Could Apple be working on their own wireless photographic lighting system? That’s what a number of tech sites are wondering, after a two-year-old patent, uncovered by the Apple Insider news site, revealed designs for an “Illumination System” to work with iOS devices.
The patent application details what would best be described as a flash triggering system, similar in some respects to Nikon’s Advanced Wireless Lighting (AWL) and Canon’s Radio Transmission systems. Not only does the method involve pairing a camera or cameraphone with lights, it even mentions the Apple equivalent of through-the-lens (TTL) exposure metering and pre-flash measurements:
“…As the light source is activated, capturing a test image of a scene illuminated by the at least one light source by the image capture device. Then, analyzing the test image to determine if an illumination of the scene should be adjusted and if the illumination of the scene is to be adjusted, providing a control signal to the at least one secondary device including at least one of a position instruction, an intensity level, or timing data.”
That is, imagine you are taking a picture with your iPhone (or iPad or ‘iCam’) and your friends are assembled around the subject, brandishing their own “slave” iPhones (or iFlashes). Your “master” camera would sync with the lights on the slave devices, then take a test shot to measure the scene, using this information to tell the lights to change their intensity, duration and location to obtain a correct/desired exposure.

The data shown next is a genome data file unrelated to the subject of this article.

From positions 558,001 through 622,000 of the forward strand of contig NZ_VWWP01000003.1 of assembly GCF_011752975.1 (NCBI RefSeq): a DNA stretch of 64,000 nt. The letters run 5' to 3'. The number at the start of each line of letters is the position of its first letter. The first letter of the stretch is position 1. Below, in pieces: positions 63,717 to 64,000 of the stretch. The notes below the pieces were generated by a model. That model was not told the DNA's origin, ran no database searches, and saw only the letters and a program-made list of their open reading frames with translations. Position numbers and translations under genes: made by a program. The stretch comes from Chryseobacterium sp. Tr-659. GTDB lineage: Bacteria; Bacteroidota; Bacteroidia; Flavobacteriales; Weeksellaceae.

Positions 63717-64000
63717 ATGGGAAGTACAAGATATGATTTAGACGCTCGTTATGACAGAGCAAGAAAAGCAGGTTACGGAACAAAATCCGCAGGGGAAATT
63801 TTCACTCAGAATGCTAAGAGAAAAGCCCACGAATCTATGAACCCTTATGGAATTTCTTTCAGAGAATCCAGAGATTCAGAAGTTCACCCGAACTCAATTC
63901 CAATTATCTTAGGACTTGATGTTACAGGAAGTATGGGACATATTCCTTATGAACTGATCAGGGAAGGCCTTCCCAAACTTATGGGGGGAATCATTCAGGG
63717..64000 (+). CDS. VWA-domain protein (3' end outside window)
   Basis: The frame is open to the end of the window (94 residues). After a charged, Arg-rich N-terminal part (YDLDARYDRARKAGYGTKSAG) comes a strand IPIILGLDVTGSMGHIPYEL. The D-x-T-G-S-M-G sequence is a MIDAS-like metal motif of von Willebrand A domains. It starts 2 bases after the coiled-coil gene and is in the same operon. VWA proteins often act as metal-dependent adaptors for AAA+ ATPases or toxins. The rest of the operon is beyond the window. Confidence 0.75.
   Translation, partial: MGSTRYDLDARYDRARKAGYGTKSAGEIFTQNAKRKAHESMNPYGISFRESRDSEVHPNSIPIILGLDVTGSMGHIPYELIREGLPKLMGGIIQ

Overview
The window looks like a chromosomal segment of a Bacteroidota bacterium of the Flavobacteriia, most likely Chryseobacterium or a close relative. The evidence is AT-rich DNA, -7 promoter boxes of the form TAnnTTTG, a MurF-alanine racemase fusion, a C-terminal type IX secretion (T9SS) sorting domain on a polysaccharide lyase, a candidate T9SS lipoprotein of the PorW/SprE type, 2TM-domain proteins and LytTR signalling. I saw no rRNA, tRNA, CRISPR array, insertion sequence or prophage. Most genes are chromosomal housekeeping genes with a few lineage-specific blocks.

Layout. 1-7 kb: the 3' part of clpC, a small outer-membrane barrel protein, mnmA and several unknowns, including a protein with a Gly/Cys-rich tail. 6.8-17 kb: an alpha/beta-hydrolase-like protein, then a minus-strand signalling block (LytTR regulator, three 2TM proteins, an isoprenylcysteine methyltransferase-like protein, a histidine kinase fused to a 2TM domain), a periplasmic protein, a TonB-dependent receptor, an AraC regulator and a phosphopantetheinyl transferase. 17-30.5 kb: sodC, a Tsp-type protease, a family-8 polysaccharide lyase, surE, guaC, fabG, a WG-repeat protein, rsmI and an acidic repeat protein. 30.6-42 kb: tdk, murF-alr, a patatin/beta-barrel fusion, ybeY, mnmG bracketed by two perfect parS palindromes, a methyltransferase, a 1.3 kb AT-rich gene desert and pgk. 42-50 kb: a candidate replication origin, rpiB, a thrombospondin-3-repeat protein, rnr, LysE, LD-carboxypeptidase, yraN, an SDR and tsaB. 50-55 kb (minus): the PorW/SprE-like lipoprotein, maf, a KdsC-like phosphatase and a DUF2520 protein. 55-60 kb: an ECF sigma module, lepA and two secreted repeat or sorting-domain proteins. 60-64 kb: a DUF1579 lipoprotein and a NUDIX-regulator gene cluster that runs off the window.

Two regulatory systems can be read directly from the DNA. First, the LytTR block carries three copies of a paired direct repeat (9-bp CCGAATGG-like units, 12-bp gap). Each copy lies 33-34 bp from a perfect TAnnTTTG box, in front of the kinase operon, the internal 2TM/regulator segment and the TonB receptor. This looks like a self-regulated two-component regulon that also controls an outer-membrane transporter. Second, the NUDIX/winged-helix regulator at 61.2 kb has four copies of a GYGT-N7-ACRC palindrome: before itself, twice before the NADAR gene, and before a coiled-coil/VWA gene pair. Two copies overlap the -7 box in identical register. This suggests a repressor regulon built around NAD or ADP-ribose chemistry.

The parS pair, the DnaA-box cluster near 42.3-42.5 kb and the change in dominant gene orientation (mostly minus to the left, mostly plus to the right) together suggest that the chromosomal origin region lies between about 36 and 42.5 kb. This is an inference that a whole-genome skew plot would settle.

How could the devices move location on their own? With an on-screen instruction saying something to the tune of: “Barry, take two steps to your left” to your trusty human photo assistant, or to the photographer so they can walk over and adjust the position of their lights. Of course, the method describes to a certain extent what people already do to get better lighting with their cameraphones today, but with spoken words being the wireless band of choice.
The application, by inventor Richard L. Baer, also moots a “remote flash or removable light source” (i.e. iFlash), which plugs into the phone’s Lighting connector or audio jack or else is incorporated into the phone/camera itself. So if the built-in light source of the day’s iPhone doesn’t cut the mustard, a more powerful accessory might be able to provide the oomph:
Being a patent application alone, there is no guarantee that Apple will ever put such a system into production. Do you think they should? Or someone else? Can you imagine yourself ever using it? Or would you rather the company was focussing on other kinds of camera improvements, such as better lenses and image sensors, or other parts of the phone entirely? Share your thoughts in the comments below.